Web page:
Wilson wasn't bad, he just never to got a chance. Clemson bunched up in the middle early (the football term is "in the box''), daring the Hokies to throw. Then Clemson had that third quarter explosion, and Virginia Tech running the ball became moot. Wilson got just 11 carries. As Hokies coach Frank Beamer said, the Tigers took his team out of what they do best.
That's good football, and somewhat unexpected the way the Tigers played of late. And that's a big reason why this team righted itself to go to the Orange Bowl.
--- Nobody asked me, but....
I'll be going back to the NBA beat now. I've enjoyed covering the unexpectedly successful Clemson football season.
I particularly enjoyed the coordinators. Chad Morris and Kevin Steele are different, yet similar. Chad is hyper. Kevin is reserved and intellectual. And when I parachuted into the Clemson beat, each one was helpful, articulate and sharp. I greatly enjoyed my chats with both.
Here's the contrast to all that: While Clemson was winning a conference title for the first time in whenever, freshman tailback Mike Bellamy was suspended for some unreported violation of team rules.
Not a single head in the press box jerked when it was announced that Bellamy wouldn't play. That's because he's consistently been high-maintenance.
I've seen these guys (the Panthers' Steve Smith comes to mind). They have just enough talent to believe they live by different rules.
I don't know whether Bellamy has run out of chances. It's no longer particularly on my radar, since I'm going back to covering the NBA.
But no matter how much talent he has, the coaches have to assess the damage Bellamy does to team chemistry. At some point, anyone is more trouble than he's worth.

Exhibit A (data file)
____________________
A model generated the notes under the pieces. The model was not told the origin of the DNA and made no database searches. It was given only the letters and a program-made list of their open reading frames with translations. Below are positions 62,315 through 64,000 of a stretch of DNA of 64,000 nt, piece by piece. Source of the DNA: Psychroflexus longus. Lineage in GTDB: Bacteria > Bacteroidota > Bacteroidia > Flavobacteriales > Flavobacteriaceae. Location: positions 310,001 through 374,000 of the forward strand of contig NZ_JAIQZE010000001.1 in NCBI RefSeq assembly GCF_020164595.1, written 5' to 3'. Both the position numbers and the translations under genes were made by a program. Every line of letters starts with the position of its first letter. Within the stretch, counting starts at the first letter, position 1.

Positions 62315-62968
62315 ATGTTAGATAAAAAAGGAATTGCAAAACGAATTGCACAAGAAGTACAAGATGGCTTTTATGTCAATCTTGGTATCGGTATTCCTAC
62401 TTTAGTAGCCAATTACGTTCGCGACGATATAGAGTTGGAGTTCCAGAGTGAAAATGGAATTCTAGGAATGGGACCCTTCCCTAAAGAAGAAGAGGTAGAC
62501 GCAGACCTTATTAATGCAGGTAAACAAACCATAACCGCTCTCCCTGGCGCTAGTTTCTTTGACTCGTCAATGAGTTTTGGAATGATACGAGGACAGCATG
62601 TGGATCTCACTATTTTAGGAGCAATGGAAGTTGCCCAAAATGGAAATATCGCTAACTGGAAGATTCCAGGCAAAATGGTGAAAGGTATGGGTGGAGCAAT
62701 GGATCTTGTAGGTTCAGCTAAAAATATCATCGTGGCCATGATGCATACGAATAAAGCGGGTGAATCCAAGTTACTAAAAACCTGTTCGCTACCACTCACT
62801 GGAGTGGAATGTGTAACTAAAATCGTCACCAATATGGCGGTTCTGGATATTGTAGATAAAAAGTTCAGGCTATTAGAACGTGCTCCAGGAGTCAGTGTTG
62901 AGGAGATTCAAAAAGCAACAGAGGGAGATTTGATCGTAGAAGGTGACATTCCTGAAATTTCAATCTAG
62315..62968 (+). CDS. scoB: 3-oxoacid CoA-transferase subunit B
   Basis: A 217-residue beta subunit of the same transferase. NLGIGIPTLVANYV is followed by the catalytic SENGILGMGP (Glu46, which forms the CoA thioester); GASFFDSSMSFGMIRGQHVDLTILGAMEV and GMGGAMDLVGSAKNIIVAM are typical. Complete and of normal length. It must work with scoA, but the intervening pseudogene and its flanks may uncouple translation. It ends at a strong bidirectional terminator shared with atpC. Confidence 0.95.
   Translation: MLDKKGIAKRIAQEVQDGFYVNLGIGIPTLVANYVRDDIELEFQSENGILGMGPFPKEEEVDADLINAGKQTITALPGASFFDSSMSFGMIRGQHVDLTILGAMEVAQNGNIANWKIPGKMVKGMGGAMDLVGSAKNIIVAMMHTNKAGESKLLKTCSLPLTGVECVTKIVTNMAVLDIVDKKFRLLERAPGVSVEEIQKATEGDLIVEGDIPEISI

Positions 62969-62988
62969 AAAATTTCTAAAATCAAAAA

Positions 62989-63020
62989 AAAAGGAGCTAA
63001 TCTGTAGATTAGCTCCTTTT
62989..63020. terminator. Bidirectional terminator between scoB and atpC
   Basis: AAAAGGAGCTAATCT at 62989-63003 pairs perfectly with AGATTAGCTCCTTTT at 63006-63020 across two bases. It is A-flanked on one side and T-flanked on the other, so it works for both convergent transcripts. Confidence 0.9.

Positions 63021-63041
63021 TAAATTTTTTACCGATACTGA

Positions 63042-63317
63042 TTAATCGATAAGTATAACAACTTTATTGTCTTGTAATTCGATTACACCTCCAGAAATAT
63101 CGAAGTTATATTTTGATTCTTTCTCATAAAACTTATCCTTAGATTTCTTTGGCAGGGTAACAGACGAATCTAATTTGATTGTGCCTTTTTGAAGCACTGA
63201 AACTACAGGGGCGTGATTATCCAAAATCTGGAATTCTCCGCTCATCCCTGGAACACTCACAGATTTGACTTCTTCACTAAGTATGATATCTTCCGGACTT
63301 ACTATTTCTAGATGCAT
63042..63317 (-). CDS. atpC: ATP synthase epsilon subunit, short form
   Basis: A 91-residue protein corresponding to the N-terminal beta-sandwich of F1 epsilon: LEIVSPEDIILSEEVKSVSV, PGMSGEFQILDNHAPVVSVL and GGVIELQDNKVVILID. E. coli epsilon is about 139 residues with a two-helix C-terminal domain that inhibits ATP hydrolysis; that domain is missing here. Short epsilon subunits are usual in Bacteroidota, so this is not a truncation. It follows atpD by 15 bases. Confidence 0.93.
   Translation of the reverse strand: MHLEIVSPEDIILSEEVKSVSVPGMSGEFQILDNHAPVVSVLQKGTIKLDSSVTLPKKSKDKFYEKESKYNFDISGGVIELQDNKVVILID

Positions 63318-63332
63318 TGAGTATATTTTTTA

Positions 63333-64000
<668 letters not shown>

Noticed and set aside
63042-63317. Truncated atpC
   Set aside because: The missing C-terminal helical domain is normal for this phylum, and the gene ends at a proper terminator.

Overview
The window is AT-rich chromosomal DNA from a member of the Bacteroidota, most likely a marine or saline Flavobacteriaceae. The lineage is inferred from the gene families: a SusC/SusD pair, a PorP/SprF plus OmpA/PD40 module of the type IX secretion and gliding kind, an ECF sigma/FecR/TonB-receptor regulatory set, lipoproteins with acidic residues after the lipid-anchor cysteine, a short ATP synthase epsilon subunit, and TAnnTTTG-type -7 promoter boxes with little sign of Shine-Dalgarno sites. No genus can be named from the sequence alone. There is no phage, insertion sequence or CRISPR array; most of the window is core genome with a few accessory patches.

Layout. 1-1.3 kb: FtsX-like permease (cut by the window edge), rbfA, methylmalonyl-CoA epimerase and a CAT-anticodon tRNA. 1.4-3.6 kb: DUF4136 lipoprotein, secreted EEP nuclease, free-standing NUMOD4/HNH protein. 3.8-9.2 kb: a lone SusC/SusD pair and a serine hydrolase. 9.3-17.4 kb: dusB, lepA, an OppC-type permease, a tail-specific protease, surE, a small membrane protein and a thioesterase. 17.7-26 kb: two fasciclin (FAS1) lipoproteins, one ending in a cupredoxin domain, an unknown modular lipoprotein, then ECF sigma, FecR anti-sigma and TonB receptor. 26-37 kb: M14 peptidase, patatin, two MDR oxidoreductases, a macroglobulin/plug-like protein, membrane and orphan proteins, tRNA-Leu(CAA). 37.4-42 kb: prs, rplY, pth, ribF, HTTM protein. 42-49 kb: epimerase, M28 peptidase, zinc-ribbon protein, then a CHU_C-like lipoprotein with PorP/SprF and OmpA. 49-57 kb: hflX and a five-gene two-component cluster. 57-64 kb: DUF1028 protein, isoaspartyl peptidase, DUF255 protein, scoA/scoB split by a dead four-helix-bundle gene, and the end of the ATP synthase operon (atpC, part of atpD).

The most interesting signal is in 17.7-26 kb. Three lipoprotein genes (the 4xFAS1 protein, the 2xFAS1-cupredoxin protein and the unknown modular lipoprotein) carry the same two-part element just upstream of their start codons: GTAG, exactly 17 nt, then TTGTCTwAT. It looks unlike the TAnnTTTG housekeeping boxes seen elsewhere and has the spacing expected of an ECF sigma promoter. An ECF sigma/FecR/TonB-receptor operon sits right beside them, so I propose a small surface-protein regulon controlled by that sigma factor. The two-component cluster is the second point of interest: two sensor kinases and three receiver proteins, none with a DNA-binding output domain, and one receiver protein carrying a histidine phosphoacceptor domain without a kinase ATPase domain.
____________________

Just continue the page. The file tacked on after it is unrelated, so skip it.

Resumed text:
-- Rick Bonnell
Friday, December 2, 2011
ACC commissioner John Swofford announced today that the league's football championship game will return to Charlotte's Bank of America Stadium in 2012 and '13.
Swofford made the announcement on the eve of this year's game between Clemson and Virginia Tech in Charlotte, which has been sold out for several weeks. The game was also in Charlotte in 2010, also a sellout.
"I think it's pretty obvious that both last year and this year are tremendous successes in terms of this game," said Swofford. "They're back-to-back sellouts, and that's certainly very, very important to us."
Swofford said the decision to return to Charlotte was unanimous within the league and that the game was not opened up for bidding to other cities. The game was held in Jacksonville, Fla., and Tampa, Fla., before coming to Charlotte. -- David Scott
Clemson coach Dabo Swinney agrees with South Carolina coach Steve Spurrier that 'South Carolina is not Clemson.'
The quote came from South Carolina play-by-play man Todd Ellis, who said at the end of South Carolina's 34-13 win over Clemson Saturday: “As coach Spurrier says, we might not be LSU or Alabama, but we ain’t Clemson, folks.”